On August 20 Microsoft managed to obtain a court order against Imbi Plaza, forbidding any store or operator in the premises from selling unlicensed Microsoft products, Butt said.

But a week later, most vendors had resumed trade. "Win XP has been selling like hotcakes," one vendor said in an interview.

In Singapore, pirated versions of Windows XP retail for about US$6, although Ben Tan, Microsoft's product manager for Singapore, claimed that these copies were not final products.

Users of pirated versions risk exposing their PCs to viruses, missing functionalities and other serious problems, Tan said.

When confronted, the Malaysian vendor insisted that his wares were the real deal. "I have money-back guarantee," he claimed. "I'll give you a full refund if it's a beta version."

As reported in May, illegal copies of Microsoft's Office XP suite have been selling briskly at less than US$3 in Kuala Lumpur. The pirated software is readily available at night markets around the city as well as in open-air food stalls and walkways in suburbs.

BSA: Public is ignoring pleas
Roland Chan, Business Software Alliance (BSA) regional marketing manager for Asia Pacific, said he was disappointed that the public had chosen to ignore pleas against the use of pirated software.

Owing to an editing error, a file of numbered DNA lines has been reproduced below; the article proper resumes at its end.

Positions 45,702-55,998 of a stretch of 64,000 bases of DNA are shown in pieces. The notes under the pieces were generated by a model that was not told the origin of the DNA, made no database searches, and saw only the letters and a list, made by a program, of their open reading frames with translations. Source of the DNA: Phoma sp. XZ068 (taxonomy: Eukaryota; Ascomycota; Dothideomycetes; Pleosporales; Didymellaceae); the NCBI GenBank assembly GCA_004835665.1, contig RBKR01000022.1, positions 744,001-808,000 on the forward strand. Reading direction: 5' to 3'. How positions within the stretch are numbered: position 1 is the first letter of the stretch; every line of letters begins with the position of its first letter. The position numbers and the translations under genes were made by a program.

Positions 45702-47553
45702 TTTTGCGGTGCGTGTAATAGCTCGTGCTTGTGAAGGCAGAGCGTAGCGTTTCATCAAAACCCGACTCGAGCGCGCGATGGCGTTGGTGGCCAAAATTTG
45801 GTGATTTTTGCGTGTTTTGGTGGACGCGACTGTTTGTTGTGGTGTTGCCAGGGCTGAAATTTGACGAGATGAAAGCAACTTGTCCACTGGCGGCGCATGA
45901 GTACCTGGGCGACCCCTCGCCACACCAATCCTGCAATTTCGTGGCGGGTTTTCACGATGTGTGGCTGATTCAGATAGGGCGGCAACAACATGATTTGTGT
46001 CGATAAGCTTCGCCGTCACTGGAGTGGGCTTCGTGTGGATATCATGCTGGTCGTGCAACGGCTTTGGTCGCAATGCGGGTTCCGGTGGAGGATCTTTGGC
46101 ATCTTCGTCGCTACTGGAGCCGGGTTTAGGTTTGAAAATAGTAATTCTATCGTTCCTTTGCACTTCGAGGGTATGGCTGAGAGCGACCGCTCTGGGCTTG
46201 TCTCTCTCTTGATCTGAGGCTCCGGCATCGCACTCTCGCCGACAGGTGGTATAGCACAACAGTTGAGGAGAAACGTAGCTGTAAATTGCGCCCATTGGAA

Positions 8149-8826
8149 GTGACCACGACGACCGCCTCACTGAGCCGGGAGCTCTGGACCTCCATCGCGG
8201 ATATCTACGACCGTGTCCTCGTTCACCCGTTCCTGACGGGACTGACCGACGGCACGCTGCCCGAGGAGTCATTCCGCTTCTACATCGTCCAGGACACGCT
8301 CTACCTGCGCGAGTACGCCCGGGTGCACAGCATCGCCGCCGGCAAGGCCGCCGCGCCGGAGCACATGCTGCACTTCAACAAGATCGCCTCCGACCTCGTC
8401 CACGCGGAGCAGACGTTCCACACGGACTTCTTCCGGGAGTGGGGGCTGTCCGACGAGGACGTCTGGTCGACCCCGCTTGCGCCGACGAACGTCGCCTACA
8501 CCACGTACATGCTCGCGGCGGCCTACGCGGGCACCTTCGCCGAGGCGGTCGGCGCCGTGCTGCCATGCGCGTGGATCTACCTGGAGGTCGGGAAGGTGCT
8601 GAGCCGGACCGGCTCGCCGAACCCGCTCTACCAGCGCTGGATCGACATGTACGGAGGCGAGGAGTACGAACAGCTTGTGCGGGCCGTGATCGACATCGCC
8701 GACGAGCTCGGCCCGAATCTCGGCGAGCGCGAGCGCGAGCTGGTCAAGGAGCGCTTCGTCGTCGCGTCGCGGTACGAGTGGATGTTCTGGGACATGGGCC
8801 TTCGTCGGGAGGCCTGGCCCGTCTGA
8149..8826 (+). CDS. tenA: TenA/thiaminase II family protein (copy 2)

Chan said the greatest threat facing the BSA is end-user piracy, especially among corporations. "This is where companies buy just a handful of licensed software and then illegally copy them for the rest of the computers in the organization," he said.

The BSA works closely with government enforcement officials in tackling software piracy.

Last year, about 300 companies in Malaysia were subject to court action after being found guilty of such practices. A BSA report in May indicated that Malaysia had a 66 percent software piracy rate in 2000, down 5 percent from the previous year.

When contacted today, an official with the Domestic Trade and Consumer Affairs--the government body charged with stamping out piracy--said he was aware of the illegal Windows XP copies.

"We will crack down on these operations," he said, declining to provide further details.

Windows XP is expected to officially hit stores in Asia by the end of October.

CNET Malaysia's Adrian Oh contributed to this report.

Topics: Software